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Boating divides renters, homeowners

Apartment renters on Lake Magdalene have until July 18 to work out a compromise in a dispute over boating on the waters that separate them from nearby homeowners. For the past few months, homeowners have complained that the residents of Lake Magdalene Arms never have practiced safe boating habits. In turn, when homeowners complained about the troubled waters, county officials closed a temporary boat ramp used by the renters.

If no compromise is reached in the dispute, the county planning department will make a recommendation.

Now the renters want a permanent boat ramp on the complex's grounds, and county planning department officials want to limit the number of boats on the lake to four at a time from people living in the apartments. About 50 renters at any time would have stickers allowing them to use the lake.

Some homeowners on the lake aren't pleased.

"They're going in the right direction but that's totally unenforceable," said Steve Seibert, a Clearwater attorney representing the homeowners. "How are you going to enforce something like that on a Saturday afternoon?"

About 150 homes line the 255-acre lake; Lake Magdalene Arms has 799 apartments.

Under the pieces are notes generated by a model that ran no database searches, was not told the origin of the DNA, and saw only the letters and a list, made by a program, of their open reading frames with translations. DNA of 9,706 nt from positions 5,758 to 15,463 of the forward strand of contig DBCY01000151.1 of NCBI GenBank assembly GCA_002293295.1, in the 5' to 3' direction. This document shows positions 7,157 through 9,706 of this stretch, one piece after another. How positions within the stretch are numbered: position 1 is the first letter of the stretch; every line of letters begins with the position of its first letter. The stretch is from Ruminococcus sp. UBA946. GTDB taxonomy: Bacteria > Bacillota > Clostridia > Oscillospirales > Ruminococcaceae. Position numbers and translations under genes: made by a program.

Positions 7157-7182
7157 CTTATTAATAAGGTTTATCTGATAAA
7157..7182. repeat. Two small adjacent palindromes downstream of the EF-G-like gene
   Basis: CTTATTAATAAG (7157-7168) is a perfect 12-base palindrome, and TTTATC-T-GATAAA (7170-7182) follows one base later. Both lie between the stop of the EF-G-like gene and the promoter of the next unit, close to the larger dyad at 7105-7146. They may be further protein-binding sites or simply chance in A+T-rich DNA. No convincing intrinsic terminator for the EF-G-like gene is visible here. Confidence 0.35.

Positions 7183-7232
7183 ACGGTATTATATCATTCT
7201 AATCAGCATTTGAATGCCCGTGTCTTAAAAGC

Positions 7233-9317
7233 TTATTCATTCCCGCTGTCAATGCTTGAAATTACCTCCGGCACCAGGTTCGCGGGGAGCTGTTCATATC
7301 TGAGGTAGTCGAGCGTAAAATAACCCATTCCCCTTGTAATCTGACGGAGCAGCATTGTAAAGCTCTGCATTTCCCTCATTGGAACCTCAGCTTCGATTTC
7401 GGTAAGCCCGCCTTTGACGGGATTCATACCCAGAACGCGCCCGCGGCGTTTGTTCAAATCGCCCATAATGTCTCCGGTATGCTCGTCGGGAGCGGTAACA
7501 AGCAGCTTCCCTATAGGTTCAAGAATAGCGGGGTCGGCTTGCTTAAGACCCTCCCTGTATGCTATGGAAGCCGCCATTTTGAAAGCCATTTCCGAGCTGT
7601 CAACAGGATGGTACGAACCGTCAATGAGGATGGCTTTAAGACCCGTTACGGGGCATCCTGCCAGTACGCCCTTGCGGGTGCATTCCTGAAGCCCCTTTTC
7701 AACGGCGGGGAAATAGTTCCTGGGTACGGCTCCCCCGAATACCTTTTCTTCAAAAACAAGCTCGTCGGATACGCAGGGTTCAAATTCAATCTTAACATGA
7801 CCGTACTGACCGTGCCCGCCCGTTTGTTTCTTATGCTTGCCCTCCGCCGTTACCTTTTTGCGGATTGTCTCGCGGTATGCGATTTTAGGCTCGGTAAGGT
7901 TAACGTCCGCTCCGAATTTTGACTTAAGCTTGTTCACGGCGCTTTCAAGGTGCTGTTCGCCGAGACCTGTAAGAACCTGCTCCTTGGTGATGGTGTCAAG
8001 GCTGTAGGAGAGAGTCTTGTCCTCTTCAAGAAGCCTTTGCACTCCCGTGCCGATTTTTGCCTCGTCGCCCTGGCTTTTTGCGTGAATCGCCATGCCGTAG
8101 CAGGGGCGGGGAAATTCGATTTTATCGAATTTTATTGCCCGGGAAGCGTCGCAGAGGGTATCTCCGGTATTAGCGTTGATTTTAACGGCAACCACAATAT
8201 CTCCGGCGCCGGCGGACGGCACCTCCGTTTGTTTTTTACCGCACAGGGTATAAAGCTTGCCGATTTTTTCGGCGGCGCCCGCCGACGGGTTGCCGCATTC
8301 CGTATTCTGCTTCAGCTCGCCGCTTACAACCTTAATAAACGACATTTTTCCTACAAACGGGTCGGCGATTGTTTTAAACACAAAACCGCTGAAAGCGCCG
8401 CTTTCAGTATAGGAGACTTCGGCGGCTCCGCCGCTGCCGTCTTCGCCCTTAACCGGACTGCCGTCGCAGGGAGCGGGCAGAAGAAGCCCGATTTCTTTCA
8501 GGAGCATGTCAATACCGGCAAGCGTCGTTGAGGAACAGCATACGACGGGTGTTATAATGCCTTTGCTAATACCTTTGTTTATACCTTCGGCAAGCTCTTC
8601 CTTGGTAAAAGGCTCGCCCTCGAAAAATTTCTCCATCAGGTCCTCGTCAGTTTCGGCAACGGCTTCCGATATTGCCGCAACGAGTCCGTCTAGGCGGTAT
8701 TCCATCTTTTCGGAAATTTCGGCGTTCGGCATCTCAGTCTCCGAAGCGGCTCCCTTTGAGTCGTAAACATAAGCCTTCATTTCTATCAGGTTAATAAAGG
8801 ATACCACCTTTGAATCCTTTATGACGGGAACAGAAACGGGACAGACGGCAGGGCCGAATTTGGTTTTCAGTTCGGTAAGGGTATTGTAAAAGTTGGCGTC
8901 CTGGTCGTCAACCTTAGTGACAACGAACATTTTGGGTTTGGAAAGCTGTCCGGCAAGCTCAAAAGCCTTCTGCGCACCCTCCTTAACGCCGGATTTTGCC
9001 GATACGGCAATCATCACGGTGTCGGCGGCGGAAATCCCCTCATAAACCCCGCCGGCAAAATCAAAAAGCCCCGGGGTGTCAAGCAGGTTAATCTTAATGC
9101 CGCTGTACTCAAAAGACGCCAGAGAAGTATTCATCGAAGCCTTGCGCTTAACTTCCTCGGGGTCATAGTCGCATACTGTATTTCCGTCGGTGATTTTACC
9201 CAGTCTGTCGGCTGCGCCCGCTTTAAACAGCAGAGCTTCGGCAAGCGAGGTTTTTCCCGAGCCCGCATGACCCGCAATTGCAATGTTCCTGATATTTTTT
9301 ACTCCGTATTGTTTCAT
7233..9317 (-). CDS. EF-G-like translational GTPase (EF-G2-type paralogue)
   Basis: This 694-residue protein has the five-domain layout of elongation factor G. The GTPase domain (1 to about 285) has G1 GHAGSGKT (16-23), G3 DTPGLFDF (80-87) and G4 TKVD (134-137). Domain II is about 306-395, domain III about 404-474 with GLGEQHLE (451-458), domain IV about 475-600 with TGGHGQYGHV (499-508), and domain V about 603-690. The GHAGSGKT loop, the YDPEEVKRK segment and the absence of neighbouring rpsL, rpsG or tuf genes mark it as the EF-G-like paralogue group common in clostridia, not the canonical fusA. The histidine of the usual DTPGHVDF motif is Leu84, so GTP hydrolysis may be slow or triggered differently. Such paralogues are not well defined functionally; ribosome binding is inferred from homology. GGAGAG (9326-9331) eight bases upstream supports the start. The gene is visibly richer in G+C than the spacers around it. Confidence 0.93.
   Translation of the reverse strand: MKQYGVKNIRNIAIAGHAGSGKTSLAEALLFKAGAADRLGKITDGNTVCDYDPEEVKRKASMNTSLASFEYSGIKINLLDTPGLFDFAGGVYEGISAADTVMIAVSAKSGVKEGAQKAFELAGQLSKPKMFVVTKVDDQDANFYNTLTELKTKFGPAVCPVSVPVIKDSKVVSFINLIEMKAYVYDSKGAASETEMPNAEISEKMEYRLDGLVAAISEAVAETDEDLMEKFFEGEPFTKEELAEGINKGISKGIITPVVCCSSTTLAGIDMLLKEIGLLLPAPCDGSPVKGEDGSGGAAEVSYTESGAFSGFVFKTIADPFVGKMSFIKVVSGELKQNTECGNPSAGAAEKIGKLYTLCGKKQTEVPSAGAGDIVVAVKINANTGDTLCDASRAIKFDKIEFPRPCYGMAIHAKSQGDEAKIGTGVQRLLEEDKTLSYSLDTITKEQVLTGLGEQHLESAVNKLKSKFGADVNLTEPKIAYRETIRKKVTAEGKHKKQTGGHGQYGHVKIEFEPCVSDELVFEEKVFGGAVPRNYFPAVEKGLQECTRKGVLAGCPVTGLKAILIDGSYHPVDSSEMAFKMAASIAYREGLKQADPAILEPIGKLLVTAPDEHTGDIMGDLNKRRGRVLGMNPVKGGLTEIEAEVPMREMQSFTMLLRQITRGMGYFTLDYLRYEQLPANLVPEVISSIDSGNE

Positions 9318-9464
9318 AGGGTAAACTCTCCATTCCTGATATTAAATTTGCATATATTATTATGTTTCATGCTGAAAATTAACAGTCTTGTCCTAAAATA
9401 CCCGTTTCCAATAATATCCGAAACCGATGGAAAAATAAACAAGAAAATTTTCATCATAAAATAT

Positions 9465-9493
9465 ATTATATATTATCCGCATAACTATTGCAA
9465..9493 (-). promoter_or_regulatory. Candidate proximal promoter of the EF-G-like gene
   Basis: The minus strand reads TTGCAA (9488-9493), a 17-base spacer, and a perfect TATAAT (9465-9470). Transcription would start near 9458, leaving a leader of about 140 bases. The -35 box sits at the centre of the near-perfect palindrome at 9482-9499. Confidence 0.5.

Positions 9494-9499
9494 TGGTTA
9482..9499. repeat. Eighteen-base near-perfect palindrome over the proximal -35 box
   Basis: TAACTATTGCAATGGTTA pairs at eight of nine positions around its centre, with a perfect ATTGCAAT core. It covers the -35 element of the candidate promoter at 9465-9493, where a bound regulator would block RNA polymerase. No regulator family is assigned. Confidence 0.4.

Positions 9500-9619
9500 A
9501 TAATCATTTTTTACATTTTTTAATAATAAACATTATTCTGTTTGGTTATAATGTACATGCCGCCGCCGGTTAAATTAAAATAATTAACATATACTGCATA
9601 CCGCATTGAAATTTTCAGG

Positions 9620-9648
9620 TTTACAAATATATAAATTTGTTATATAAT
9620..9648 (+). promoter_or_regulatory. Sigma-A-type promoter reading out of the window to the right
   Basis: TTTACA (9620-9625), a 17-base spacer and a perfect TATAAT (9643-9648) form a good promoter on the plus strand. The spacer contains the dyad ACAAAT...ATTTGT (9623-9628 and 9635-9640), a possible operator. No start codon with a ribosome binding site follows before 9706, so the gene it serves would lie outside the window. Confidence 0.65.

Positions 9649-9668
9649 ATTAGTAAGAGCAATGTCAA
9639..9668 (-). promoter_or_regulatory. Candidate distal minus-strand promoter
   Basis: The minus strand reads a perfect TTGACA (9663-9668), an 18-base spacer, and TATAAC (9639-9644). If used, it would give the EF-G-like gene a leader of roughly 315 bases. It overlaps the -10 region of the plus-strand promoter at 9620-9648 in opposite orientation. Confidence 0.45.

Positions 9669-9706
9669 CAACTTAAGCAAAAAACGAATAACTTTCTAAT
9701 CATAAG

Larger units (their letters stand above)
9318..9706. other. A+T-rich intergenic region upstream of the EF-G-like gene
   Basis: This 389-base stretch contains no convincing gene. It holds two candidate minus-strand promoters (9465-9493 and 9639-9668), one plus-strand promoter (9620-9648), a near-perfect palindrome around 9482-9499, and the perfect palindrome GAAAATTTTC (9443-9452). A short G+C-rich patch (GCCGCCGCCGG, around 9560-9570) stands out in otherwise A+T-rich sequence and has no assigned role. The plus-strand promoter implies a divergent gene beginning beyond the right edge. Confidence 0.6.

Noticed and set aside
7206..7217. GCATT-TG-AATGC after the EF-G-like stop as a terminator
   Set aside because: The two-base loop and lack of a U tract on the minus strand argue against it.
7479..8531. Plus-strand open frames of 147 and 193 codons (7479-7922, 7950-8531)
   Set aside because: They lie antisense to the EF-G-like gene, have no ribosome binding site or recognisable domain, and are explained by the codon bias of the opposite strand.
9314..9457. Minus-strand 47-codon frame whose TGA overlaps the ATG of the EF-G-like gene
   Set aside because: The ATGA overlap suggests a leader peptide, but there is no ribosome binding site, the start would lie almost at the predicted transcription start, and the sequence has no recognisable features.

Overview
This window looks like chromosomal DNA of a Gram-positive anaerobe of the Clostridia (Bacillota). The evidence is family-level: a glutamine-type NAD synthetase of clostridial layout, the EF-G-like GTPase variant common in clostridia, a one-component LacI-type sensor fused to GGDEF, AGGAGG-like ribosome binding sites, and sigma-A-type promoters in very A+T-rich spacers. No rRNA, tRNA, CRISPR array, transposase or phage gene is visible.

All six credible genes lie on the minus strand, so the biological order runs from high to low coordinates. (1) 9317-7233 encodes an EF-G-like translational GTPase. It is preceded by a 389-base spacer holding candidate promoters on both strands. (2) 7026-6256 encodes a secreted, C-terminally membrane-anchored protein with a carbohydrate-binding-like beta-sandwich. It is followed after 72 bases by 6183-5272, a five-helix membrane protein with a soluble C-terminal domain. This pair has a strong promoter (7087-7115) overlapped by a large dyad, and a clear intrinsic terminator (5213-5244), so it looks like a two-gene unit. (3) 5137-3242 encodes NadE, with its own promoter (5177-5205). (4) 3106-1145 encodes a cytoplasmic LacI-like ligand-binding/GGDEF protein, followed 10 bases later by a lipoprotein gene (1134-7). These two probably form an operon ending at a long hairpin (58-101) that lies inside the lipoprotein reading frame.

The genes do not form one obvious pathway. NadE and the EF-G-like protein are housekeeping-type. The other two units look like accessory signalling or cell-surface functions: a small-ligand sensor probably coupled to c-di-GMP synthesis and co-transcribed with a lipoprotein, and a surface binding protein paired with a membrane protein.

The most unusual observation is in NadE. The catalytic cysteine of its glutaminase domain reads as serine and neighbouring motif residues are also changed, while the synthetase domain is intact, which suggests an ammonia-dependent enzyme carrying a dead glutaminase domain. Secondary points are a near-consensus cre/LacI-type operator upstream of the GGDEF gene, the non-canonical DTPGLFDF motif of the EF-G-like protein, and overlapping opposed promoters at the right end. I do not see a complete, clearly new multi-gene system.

The dispute centers on what the homeowners call the renters' reckless disregard for the safety of swimmers and other boaters in the lake.

Two years ago a 23-year-old man was killed when his fishing boat was hit broadside by a speedboat as he pulled away from his family's dock on Lake Magdalene. The homeowners say they are afraid someone else will be killed if the motorboat traffic is not controlled.

The apartment complex owners, Redstone Properties Inc., contend that the renters have been launching motorboats from the lake for years and that they've never been harmful.

Complaints by the property owners earlier this year resulted in the county closing a makeshift boat ramp at the complex. That action prompted the owners of the complex to ask the county to allow it to build a permanent boat ramp.

When the complex was built about 20 years ago, the zoning agreement called for no motorboat traffic from the apartment complex. But many boaters ignored the provision or didn't know about it.

"I just heard about it three days ago," said Robert Anderson, 23, a renter who is trying to put together a boating education class at the complex.

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